Urbanization in Asia is taking place at an accelerating rate. The level of urbanization in the Philippines is estimated to be at 65% by 2030, up from the current estimate of 49% by the National Economic and Development Authority. Metro Manila, in particular, has been named as one of the world’s 25 largest cities or megacities, with a population exceeding 10 million. With population bursting at the seams, it is a challenge for national and local governments to meet the demands for services and at the same time provide a decent environment and better quality of urban life. The requirements of city-dwellers become more complex as urbanization progresses, with  economic performance of cities  as a priority metric of development, even amidst continuing calls for  a triple bottom line: social, economic, environmental (ecological).

This course will introduce students to urbanization and sustainable development, the history, theories, principles and practices that define cities and sustain development. It will also familiarize students with policy and management tools to address urban challenges, and expose and encourage students to think of innovative solutions to address these challenges

The course provides foundational concepts of local governance and the implementation of decentralization and local autonomy in the Philippines. It looks at the organization, powers, and the functions of local government units (LGUs) in the light of the Local Government Code (LGC), and in the context of Philippine Politics and Governance.  The tools and techniques of modern management are discussed in the context of their appropriate application in managing the challenges and innovations at the local level. Emerging concepts on the practice of governance such as performance management, new perspectives in public management, globalization issues, etc. are examined in the light of a decentralized set-up of the local government. Moreover, new paradigms and conceptual application of principles in strengthening the practice of decentralization are also discussed.

This course will explore and examine several socio-cultural, economic and political theories and frameworks of development and how these theories contribute to understanding the complex reality of poverty. The discussions will cover classical theories as well as modernization, dependency, Marxism, neo-liberalism and structuralism. The second part of the course is designed to help the students to explore and analyze out-of-the-box approaches and practices or innovations that seek to address social change and development.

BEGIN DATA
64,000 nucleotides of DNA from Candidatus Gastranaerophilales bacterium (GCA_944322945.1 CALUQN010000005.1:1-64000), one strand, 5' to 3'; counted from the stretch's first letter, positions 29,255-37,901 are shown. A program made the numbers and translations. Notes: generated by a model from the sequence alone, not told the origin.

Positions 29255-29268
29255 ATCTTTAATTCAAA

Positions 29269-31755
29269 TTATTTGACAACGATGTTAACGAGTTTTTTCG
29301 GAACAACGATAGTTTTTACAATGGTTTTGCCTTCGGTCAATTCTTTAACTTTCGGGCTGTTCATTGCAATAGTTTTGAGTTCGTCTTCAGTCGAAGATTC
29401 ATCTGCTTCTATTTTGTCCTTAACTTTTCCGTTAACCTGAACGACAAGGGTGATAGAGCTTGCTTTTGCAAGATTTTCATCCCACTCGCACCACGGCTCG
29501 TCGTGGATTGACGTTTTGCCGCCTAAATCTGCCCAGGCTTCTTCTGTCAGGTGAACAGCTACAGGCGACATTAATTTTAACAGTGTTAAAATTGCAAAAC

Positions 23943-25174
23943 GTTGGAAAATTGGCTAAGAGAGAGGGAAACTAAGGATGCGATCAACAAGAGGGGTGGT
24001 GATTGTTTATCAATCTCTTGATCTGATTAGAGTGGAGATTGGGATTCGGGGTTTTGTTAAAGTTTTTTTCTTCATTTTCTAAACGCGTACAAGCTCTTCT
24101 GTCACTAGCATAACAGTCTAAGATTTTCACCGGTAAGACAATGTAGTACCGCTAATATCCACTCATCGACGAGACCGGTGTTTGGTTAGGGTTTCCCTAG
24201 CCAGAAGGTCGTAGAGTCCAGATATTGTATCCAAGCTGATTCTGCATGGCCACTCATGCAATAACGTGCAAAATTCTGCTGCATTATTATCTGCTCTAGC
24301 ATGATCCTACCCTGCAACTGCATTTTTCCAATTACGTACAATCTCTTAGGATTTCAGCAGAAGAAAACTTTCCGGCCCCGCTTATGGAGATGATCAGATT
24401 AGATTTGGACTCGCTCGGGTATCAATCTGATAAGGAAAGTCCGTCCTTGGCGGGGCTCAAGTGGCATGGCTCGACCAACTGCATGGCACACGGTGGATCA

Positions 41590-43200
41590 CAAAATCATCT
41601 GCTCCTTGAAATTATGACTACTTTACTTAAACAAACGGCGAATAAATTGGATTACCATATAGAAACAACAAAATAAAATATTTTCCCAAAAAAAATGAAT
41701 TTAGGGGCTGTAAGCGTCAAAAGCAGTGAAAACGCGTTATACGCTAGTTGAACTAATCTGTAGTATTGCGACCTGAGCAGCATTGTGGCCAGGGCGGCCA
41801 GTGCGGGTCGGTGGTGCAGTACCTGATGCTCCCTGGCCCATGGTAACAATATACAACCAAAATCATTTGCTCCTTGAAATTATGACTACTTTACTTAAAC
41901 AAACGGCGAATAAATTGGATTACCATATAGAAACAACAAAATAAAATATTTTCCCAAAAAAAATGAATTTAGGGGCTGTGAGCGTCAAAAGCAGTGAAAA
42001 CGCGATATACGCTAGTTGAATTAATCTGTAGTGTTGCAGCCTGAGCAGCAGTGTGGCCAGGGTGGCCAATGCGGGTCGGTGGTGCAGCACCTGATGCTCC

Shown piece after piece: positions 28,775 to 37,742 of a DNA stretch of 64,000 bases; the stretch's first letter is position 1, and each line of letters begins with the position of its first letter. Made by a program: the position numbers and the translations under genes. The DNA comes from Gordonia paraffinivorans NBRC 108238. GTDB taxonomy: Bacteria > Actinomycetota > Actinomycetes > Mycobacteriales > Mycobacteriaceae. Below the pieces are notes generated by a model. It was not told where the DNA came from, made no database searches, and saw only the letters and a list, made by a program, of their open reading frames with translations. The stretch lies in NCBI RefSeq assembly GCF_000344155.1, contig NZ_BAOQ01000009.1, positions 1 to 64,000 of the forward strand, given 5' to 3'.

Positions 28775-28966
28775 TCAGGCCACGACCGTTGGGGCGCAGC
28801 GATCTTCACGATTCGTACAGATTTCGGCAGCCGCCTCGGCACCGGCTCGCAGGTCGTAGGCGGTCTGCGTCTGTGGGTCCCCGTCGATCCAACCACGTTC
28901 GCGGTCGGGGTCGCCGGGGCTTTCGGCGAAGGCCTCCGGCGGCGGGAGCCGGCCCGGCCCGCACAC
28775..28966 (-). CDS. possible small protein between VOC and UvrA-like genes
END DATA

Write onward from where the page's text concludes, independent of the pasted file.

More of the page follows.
This Module aims to introduce the MPM students to the depth of self-development and thinking called for in a master’s program by orienting them to the mission, values, and leadership model of the Ateneo School of Government. This interactive and reflective course focuses on personal, group, organizational/institutional and governance issues requiring leadership response including reform and social accountability focused approaches. Critical /strategic thinking and ethical action and values including interpersonal communication skills are emphasized.

The course introduces the students to the basic elements of public policy development and the integral role of politics and public governance in the process. It allows the students to go through the different phases of public policy development and to understand relevant theoretical models and practical tools of policy analysis and decision-making. The critical examination of the policy environment and the assessment of various stakeholders at each step of the process are emphasized in the course so that those who design, implement and give advice on public policy may know how to navigate policy reform through its risks and opportunities. The course also provides opportunities for students to analyze their individual and collective roles as agents of policy reforms in their respective agencies or areas of work.

The course provides an overview of the application of key economic principles and tools on national and local development. It starts by looking at the broad Philippine economy and assesses how the macroeconomy affects different economic actors. Then it proceeds to review how markets work at the micro level, their underlying assumptions and their role in economic growth and development. It also examines situations where markets fail, which warrant government intervention and specify the role of government in economic and social development. We will devote some time in examining the economic issues that underlie some of the political and social problems in the Philippines and a framework will be provided for student groups to choose their own issues that will be subject to economic analysis.